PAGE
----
The Australian dollar has drifted lower in morning trade after hitting a one-month high when new US Federal Reserve chief Janet Yellen said she would keep the Fed's policies in place.
At 1200 AEDT on Wednesday, the local unit was trading at 90.17 US cents, up from 90.03 cents on Tuesday.
In overnight trade, the currency rose as high as 90.48 US cents, its strongest level since January 14.
Dr Yellen told a Congressional committee that the Fed would continue to slowly reel in its large bond purchase program while keeping a close eye on the labour market, where recovery remains "far from complete".
ForexCT head of research Steven Dooley said traders started to sell the currency as it neared 90.50 US cents.
He said that weak consumer sentiment figures, released during the morning, added to the selling pressure on the Australian dollar.
"We got up to that level and drifted back," Mr Dooley said.
"I think there are still some people who are keen to sell the Aussie dollar."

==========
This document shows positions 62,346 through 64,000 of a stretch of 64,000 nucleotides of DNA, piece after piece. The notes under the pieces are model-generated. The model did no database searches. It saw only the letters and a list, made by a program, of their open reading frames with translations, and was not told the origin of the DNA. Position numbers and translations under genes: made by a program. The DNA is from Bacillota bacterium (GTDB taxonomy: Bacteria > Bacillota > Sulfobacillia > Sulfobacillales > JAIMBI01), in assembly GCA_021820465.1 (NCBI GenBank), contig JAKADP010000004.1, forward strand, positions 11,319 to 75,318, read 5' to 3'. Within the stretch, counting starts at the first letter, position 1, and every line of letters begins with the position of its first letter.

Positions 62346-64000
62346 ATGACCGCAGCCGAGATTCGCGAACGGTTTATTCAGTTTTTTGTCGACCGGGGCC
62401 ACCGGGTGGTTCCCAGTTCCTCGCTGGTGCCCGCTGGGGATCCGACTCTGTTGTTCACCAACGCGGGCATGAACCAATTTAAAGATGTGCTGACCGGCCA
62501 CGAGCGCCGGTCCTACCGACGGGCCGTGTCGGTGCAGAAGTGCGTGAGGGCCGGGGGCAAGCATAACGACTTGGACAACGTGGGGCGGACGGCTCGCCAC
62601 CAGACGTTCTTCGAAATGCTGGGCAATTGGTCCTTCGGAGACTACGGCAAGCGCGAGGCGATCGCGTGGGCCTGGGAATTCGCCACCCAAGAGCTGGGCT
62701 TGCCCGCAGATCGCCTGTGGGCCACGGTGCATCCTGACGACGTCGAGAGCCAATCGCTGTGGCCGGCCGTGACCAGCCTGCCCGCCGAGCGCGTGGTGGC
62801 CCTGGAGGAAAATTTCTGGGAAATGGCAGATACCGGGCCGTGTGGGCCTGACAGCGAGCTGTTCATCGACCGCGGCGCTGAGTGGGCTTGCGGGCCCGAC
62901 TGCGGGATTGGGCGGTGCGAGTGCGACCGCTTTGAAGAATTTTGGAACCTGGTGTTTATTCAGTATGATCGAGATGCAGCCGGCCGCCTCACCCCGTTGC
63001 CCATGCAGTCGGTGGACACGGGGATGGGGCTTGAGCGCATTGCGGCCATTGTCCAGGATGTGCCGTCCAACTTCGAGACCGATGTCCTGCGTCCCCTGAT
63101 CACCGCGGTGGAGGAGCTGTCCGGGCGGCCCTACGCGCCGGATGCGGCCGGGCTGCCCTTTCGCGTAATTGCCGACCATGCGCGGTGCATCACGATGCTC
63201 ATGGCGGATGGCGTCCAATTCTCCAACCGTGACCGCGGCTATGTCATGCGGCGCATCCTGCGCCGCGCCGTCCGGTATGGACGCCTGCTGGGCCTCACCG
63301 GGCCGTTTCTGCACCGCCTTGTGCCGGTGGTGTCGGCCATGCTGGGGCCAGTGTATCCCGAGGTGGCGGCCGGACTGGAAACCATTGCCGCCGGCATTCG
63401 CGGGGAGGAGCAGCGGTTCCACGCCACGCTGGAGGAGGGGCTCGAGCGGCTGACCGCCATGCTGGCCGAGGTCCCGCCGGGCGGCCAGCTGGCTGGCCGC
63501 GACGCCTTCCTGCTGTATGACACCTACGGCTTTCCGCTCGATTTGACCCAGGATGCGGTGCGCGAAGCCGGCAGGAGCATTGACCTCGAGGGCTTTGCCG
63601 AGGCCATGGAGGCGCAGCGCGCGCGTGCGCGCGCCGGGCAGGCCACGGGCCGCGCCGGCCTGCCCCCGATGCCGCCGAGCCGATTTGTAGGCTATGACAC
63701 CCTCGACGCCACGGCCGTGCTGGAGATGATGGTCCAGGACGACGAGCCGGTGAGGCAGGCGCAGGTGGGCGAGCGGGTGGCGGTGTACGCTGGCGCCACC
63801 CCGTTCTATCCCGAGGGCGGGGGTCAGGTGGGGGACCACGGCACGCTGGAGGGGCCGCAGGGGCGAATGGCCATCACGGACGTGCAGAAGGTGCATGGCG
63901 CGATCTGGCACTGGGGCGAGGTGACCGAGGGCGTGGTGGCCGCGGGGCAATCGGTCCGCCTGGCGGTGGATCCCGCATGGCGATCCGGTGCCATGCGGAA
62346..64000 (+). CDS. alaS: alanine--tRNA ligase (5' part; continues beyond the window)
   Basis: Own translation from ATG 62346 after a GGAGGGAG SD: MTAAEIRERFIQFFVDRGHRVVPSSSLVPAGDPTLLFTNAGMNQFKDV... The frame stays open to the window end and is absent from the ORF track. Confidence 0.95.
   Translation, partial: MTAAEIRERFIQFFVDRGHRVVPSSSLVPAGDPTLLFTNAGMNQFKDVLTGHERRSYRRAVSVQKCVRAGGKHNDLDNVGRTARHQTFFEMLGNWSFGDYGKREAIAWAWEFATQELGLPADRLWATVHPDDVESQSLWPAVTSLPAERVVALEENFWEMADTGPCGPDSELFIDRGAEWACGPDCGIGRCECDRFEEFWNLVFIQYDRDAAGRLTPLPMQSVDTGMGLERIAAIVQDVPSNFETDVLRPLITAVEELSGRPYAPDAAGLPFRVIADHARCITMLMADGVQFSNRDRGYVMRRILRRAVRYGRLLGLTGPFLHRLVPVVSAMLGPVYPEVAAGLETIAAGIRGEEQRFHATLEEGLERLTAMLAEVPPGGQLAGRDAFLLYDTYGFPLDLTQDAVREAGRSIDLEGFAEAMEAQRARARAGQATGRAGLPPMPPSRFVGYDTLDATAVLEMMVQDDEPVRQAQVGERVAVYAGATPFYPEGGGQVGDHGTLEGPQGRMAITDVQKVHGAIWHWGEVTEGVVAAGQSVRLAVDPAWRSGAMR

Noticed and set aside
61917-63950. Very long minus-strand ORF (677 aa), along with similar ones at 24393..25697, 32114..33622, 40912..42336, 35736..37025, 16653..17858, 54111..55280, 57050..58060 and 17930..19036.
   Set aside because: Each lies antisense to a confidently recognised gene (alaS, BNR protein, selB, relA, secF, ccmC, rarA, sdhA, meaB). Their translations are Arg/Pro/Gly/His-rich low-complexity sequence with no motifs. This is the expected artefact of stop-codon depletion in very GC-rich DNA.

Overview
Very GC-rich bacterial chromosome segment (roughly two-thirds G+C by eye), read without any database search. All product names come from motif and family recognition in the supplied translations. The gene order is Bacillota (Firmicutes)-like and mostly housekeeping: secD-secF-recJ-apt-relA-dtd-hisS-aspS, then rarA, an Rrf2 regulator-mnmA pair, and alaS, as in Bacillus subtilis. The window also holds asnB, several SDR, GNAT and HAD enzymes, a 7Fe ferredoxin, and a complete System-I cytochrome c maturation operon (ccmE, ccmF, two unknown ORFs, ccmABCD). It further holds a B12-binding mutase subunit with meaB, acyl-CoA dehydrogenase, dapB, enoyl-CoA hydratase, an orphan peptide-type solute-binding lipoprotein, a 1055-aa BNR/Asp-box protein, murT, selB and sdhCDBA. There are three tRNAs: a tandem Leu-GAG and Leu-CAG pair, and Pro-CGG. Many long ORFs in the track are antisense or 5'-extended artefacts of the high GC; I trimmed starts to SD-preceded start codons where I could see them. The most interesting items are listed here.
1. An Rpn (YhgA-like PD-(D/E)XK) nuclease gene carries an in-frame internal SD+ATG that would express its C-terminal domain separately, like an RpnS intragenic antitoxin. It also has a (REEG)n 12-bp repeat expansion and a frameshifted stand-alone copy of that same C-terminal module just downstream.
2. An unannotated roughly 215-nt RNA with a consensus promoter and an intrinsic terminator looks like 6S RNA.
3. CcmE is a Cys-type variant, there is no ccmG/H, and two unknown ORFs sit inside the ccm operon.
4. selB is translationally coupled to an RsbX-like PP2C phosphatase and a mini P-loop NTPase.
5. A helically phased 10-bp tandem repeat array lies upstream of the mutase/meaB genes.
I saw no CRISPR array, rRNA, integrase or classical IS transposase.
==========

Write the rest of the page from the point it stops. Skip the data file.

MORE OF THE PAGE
Consumer confidence fell to its lowest level in seven months in February, according to the Westpac/Melbourne Institute index of consumer sentiment.
Mr Dooley said the Australian dollar's fall would be limited as investors would play it safe ahead of the release of official Australian employment figures for January.
"With Aussie jobs data out on Thursday morning there's not going to be as much selling interest in the Australian dollar as you'd normally find. I think most traders are going to sit on the sidelines and see what numbers we get," he said.
Meanwhile, the Australian bond market was weaker.
At 1200 AEDT on Wednesday, the March 2014 10-year bond futures contract was trading at 95.855 (implying a yield of 4.145 per cent), down from 95.875 (4.125 per cent) on Tuesday.
The March 2014 three-year bond futures contract was at 96.930 (3.070 per cent), level with its previous local close.